This year is also shaping up to be one of our most environmentally innovative. The Port of Seattle is already one of the most environmentally progressive cruise home ports in North America, routinely setting new standards that go beyond regulatory compliance to reduce environmental impact. Beyond compliance, the port works closely with the cruise industry to minimize climate change and air quality impacts from cruise ship operations through use of cleaner fuels, access to shore power, and a strong collaborative relationship focused on the environment.

This spring the port played a leading role in bringing together ports from British Columbia and Alaska, as well as cruise lines, the leading global cruise trade association, and decarbonization experts to explore the creation of a cruise-led Green Corridor from Washington to Alaska. We’re happy to announce that the cities of Juneau, Sitka, Skagway, Vancouver, BC and Victoria, BC have signed on as First Movers in this innovative collaboration. We convened members at a kick-off meeting this week and now begin developing a charter and work plan.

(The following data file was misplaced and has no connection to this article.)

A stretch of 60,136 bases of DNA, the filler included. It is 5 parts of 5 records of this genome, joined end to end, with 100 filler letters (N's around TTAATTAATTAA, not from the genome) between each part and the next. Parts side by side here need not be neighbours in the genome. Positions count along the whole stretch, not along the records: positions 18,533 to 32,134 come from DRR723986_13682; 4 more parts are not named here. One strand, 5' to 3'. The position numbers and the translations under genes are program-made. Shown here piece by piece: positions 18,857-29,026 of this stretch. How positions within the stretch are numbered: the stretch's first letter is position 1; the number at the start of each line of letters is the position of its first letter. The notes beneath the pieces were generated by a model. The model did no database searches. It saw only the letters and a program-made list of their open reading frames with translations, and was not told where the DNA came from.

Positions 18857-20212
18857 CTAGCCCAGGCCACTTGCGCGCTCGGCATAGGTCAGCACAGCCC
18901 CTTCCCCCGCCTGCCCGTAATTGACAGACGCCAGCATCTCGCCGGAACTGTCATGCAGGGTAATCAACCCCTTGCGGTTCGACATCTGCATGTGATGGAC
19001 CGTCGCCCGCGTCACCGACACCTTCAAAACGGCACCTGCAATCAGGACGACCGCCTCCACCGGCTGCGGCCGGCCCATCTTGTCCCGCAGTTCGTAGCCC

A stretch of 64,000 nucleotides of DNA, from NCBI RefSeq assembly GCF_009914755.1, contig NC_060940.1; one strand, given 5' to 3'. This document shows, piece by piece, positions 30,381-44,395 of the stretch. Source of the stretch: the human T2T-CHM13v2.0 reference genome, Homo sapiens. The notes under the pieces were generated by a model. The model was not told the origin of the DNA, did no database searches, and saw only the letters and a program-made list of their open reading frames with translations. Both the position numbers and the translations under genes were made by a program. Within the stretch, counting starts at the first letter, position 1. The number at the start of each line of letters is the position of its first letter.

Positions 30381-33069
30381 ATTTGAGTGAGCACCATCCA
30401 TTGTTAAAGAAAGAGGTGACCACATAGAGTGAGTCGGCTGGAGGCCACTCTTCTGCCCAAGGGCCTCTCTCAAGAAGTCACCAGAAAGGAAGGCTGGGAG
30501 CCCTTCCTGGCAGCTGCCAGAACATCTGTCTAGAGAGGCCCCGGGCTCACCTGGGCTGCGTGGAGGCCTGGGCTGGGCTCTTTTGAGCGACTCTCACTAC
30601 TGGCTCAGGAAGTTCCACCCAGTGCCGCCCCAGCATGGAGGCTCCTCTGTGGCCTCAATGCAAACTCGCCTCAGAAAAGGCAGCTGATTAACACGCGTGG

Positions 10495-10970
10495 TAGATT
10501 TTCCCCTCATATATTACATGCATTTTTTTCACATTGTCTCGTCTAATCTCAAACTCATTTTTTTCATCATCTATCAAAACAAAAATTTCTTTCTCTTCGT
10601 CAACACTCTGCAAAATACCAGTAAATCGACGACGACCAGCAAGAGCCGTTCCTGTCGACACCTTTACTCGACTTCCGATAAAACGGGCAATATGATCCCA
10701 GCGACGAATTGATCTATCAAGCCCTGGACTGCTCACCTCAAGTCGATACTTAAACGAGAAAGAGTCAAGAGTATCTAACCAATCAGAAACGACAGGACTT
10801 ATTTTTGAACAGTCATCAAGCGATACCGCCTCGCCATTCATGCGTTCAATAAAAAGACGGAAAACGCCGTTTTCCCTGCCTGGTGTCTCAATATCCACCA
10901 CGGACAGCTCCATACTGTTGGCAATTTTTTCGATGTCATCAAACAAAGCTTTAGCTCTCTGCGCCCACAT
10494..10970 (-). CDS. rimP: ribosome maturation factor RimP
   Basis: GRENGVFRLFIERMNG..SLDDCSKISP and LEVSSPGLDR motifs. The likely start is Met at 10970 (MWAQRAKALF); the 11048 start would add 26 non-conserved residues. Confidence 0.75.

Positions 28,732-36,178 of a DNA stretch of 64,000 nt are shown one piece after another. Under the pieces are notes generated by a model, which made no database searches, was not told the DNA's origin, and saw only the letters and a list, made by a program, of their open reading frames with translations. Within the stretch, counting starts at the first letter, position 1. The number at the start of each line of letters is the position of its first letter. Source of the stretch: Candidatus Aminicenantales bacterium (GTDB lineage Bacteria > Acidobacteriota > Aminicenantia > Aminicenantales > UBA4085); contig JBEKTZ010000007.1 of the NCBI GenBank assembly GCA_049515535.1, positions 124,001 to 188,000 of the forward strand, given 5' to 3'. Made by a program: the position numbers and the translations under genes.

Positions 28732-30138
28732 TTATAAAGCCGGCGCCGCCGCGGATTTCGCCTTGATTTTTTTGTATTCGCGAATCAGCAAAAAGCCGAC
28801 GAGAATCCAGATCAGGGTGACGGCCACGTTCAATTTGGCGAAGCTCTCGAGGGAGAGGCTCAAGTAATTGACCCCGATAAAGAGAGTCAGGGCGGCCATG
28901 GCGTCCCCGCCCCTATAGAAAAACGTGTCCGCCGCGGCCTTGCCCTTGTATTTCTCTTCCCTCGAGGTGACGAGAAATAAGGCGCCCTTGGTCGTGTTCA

We continue to lead on shore power to reduce greenhouse gas emissions. Our goal is to have 100% percent of home port cruise ships in Seattle equipped with shore power capability and connected to green power on every call by 2030 or sooner. Today, the port has begun to incorporate requirements into existing agreements to require shore power-capable ships to plug in. Seattle’s cruise lines continue to show their support for clean air and climate action by increasing the number of vessels that are shore power-capable and connect when at berth. This year, 100% of Holland America Line and Princess Cruises ships calling at Pier 91 are shore power-capable.